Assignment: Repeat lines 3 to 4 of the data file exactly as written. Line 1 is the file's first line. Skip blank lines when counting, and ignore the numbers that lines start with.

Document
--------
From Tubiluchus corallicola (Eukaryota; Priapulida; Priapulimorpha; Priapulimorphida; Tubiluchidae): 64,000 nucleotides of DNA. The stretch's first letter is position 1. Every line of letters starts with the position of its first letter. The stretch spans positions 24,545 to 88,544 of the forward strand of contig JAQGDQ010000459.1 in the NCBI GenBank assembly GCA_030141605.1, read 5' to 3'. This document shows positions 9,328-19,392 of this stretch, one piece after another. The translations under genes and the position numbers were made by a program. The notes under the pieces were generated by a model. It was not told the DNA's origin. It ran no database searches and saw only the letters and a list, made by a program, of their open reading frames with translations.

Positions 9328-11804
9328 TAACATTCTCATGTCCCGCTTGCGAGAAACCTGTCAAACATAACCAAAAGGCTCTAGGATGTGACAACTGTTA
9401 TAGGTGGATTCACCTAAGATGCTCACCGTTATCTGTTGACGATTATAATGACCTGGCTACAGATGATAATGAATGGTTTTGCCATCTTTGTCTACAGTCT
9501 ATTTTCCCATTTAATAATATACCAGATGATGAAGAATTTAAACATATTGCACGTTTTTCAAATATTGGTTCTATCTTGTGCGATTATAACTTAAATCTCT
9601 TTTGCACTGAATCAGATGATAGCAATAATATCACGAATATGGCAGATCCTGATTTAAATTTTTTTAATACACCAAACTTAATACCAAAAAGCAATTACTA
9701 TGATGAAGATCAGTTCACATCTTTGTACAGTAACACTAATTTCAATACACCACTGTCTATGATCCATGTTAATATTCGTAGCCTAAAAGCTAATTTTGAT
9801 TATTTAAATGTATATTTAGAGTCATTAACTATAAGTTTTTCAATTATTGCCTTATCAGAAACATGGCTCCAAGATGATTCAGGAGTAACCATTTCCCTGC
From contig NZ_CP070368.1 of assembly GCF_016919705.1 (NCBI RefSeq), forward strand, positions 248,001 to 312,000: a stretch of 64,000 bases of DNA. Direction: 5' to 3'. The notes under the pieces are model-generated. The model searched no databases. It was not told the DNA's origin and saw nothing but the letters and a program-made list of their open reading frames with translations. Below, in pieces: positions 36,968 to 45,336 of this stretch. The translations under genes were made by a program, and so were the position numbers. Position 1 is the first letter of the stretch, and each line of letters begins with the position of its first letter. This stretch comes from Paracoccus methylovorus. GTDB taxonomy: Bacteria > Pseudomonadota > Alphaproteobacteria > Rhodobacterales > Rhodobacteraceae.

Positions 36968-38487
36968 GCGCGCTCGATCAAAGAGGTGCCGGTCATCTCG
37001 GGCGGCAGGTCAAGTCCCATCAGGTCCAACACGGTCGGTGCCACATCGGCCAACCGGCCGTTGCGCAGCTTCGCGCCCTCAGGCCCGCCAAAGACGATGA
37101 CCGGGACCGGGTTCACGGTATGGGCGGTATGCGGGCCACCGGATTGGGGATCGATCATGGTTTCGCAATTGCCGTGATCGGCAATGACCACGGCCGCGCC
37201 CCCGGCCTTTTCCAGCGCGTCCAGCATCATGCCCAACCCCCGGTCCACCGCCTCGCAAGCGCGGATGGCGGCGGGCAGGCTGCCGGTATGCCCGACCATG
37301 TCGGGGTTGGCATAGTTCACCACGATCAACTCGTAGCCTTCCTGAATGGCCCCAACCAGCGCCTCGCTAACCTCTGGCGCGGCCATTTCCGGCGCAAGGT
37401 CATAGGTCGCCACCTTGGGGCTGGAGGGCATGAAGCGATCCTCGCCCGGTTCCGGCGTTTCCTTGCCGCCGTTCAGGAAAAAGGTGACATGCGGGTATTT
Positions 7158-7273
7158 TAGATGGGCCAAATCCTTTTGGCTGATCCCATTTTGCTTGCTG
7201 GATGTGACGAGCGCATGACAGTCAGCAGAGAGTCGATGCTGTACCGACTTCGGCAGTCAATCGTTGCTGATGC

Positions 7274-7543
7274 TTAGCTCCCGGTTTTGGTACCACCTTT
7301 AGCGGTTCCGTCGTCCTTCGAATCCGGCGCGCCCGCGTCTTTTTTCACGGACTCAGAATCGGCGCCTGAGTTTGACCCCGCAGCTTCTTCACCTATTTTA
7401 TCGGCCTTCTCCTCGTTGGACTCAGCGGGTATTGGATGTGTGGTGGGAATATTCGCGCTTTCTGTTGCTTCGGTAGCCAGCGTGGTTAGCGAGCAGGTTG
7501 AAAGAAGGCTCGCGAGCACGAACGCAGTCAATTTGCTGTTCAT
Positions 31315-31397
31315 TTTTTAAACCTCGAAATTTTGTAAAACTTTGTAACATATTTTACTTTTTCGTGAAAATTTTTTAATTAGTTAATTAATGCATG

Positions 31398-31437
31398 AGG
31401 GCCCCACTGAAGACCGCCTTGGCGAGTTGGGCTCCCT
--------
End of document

9328 TAACATTCTCATGTCCCGCTTGCGAGAAACCTGTCAAACATAACCAAAAGGCTCTAGGATGTGACAACTGTTA
9401 TAGGTGGATTCACCTAAGATGCTCACCGTTATCTGTTGACGATTATAATGACCTGGCTACAGATGATAATGAATGGTTTTGCCATCTTTGTCTACAGTCT